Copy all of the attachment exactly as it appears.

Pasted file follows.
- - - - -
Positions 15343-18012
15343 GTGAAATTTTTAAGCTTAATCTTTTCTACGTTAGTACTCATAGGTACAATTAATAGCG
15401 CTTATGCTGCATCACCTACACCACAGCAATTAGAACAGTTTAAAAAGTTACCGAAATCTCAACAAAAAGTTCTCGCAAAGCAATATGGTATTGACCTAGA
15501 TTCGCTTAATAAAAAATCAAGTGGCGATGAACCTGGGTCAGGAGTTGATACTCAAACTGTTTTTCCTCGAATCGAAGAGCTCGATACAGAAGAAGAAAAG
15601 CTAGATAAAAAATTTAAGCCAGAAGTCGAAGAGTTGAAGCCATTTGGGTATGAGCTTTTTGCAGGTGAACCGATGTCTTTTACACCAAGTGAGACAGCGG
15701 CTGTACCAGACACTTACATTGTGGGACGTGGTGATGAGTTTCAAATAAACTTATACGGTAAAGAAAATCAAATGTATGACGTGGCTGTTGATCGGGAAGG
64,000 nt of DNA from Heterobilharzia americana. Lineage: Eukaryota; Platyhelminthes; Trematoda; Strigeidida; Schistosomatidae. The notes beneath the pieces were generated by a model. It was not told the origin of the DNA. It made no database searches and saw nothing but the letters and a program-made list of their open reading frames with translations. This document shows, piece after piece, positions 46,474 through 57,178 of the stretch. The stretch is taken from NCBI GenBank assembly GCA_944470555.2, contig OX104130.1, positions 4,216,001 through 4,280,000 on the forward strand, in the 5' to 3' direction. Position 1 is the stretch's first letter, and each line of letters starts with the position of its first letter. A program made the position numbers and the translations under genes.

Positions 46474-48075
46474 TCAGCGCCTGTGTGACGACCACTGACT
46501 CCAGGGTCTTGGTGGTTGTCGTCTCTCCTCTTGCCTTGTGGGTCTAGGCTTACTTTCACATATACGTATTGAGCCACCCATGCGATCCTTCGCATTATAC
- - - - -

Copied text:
Positions 15343-18012
15343 GTGAAATTTTTAAGCTTAATCTTTTCTACGTTAGTACTCATAGGTACAATTAATAGCG
15401 CTTATGCTGCATCACCTACACCACAGCAATTAGAACAGTTTAAAAAGTTACCGAAATCTCAACAAAAAGTTCTCGCAAAGCAATATGGTATTGACCTAGA
15501 TTCGCTTAATAAAAAATCAAGTGGCGATGAACCTGGGTCAGGAGTTGATACTCAAACTGTTTTTCCTCGAATCGAAGAGCTCGATACAGAAGAAGAAAAG
15601 CTAGATAAAAAATTTAAGCCAGAAGTCGAAGAGTTGAAGCCATTTGGGTATGAGCTTTTTGCAGGTGAACCGATGTCTTTTACACCAAGTGAGACAGCGG
15701 CTGTACCAGACACTTACATTGTGGGACGTGGTGATGAGTTTCAAATAAACTTATACGGTAAAGAAAATCAAATGTATGACGTGGCTGTTGATCGGGAAGG
64,000 nt of DNA from Heterobilharzia americana. Lineage: Eukaryota; Platyhelminthes; Trematoda; Strigeidida; Schistosomatidae. The notes beneath the pieces were generated by a model. It was not told the origin of the DNA. It made no database searches and saw nothing but the letters and a program-made list of their open reading frames with translations. This document shows, piece after piece, positions 46,474 through 57,178 of the stretch. The stretch is taken from NCBI GenBank assembly GCA_944470555.2, contig OX104130.1, positions 4,216,001 through 4,280,000 on the forward strand, in the 5' to 3' direction. Position 1 is the stretch's first letter, and each line of letters starts with the position of its first letter. A program made the position numbers and the translations under genes.

Positions 46474-48075
46474 TCAGCGCCTGTGTGACGACCACTGACT
46501 CCAGGGTCTTGGTGGTTGTCGTCTCTCCTCTTGCCTTGTGGGTCTAGGCTTACTTTCACATATACGTATTGAGCCACCCATGCGATCCTTCGCATTATAC